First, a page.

For those tracts which are Crown land but “leased to private operators,” well, we have those in the USA, too, like public land tagged landuse=grassland because it is pasture for cattle or public land tagged landuse=industrial or landuse=quarry because it used for resource extraction. Here, use the correct owner=* tag for Crown land, and add an operator=* tag (if known) and perhaps a landuse=* tag, as appropriate. When access is specifically one thing or another (yes, public, private, permissive, no…), use an access=* tag.

To your ending question, you could use “those” maps to map Crown land in OSM (as, analogously, I might use CPAD data to properly map and tag public / protected access lands in my state). And yes, please ignore the privately owned land.

Finally, just because someone is deceased does not mean their privacy should not be respected. I’m sure you’ve heard the phrase “don’t speak ill of the dead,” but there is no legal basis to ignore respect (or even legal rights, where applicable) to an entity because it is held in trust, by heirs or because a once-owner is no longer alive. The simple tenet I and OSM uphold is that we don’t map private property / cadastral (-style) data, like plat / parcel / plot ownership, as there are other data sources to do so. They’ve been doing it for centuries, they do so just fine, there is no reason to duplicate these data in OSM. But public lands, and private lands which are “public facing” (like businesses open to the public…a large tract of land used for farming by a big agri-corp doesn’t apply here) do find their way into OSM, with wide consensus.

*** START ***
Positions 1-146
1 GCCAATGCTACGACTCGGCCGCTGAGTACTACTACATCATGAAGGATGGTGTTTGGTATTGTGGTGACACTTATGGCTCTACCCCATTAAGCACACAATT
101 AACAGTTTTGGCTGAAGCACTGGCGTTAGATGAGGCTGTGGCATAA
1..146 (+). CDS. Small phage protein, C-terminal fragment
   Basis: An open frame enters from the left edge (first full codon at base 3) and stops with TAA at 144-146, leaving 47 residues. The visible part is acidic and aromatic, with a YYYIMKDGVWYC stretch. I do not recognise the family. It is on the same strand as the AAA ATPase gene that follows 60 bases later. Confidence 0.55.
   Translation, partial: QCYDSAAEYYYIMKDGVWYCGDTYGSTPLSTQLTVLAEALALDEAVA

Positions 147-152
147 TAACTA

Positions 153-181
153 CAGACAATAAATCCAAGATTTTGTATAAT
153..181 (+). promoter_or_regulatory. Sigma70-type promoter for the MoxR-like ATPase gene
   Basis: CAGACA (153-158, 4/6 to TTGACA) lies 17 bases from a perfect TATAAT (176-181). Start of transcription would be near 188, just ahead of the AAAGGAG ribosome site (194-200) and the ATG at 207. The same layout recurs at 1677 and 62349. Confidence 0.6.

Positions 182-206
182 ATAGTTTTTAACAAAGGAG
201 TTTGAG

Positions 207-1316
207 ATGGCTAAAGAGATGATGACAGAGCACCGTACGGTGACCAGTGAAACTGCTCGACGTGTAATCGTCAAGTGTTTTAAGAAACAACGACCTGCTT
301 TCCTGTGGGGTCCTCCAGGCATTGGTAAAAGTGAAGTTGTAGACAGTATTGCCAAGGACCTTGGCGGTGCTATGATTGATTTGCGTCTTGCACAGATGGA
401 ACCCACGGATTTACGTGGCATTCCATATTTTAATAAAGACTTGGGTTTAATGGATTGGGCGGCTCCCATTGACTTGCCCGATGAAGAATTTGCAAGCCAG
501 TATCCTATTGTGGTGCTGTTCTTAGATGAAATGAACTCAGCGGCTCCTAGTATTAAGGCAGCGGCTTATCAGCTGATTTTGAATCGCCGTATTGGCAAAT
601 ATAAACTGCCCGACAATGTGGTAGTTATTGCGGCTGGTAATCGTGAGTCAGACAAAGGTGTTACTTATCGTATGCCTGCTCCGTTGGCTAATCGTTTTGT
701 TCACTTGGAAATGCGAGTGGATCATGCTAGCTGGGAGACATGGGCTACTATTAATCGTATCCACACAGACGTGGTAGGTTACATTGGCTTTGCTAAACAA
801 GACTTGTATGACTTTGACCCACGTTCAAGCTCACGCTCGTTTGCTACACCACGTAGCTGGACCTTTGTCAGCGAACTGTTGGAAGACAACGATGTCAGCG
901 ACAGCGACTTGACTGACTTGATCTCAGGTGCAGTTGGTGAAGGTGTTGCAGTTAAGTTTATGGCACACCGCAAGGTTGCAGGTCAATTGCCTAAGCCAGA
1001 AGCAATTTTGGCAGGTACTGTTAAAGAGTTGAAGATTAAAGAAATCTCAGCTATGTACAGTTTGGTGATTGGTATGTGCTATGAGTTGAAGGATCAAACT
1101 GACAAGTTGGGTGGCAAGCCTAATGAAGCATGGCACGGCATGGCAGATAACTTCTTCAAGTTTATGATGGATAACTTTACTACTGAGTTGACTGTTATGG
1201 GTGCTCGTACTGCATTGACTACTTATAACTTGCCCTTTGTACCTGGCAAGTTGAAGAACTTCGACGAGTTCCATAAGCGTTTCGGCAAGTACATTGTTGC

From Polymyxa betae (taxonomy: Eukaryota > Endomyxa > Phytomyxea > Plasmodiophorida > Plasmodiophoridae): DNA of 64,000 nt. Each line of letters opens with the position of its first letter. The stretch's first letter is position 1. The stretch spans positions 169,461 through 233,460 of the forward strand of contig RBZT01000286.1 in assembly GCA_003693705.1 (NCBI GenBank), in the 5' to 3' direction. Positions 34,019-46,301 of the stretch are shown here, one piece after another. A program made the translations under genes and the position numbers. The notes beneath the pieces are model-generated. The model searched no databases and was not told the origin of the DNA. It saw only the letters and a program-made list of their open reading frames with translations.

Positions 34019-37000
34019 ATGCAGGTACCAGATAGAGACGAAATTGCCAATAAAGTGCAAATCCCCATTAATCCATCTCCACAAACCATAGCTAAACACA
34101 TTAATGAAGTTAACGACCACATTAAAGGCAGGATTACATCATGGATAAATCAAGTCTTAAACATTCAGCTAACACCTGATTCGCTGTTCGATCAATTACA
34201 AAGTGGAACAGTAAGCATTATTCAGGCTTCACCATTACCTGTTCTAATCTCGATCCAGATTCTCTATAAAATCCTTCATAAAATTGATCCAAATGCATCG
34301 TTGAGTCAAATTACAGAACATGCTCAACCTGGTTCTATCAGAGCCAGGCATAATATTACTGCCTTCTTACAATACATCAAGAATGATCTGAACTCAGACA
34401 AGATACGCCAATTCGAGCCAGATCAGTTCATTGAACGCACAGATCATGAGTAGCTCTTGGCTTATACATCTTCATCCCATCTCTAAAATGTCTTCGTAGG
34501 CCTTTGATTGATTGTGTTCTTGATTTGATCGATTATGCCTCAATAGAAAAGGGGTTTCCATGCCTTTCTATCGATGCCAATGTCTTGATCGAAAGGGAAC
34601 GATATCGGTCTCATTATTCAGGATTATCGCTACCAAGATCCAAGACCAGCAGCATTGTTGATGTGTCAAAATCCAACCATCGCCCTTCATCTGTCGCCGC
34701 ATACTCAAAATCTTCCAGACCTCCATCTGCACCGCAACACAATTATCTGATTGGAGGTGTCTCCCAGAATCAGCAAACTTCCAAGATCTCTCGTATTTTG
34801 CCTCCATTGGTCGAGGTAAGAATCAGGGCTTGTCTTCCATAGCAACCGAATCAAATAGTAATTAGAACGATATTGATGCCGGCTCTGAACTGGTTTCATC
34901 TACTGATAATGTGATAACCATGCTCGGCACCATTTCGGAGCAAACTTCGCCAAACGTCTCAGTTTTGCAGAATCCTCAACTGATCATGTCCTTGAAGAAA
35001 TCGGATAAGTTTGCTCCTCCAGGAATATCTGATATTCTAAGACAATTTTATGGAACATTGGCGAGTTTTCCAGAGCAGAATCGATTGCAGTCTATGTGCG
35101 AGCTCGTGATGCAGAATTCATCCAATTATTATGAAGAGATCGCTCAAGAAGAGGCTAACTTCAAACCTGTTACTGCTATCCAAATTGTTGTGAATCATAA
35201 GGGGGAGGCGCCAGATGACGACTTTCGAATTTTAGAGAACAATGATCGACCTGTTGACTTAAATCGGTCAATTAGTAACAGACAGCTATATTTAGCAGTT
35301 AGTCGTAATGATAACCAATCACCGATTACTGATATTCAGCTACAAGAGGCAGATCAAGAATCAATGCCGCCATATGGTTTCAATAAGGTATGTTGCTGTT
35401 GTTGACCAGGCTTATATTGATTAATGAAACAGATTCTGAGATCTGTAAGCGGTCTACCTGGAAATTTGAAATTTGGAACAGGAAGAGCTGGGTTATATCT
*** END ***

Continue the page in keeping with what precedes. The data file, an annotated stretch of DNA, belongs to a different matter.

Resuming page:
Thanks for keeping it civil, I (and others, I suspect) continue to be happy to discuss these issues.


Thank you all for the feedback. Per @ZeLonewolf 's earlier suggestion I have emailed the DWG to ask for the info to be redacted.

@ContraBand : hopefully no harm, no foul? I appreciate your continued contributions in Alberta, and hopefully we can all agree that for the reasons discussed here we shouldn’t add the names of landowners to the map going to forward.

Thanks again!


Names removed from the landuse and redaction performed on the related changesets.

To see the effect of the redaction click on any of the related landuses, like this:

Marc Zoutendijk
OpenStreetMap Foundation
Data Working Group


Finally, just because someone is deceased does not mean their privacy should not be respected. I’m sure you’ve heard the phrase “don’t speak ill of the dead,” but there is no legal basis to ignore respect (or even legal rights, where applicable) to an entity because it is held in trust, by heirs or because a once-owner is no longer alive.

AFAIK, the US (federal and state) as the European legislation doesn’t recognize privacy rights for dead people, I think they aren’t considered persons any more (but maybe this is not the correct way to say it). There may nonetheless be privacy concerns related to relatives (that are still alive) in some cases, imagine someone had a hereditary disease.


There is what is required by law and there is what we choose to do (or not do) based upon respect and polite behavior.

but we are not discussing to deny respect to someone or talk bad about them without foundation, all this is about is having them as a name for a field they once owned, which is locally still used to identify the place.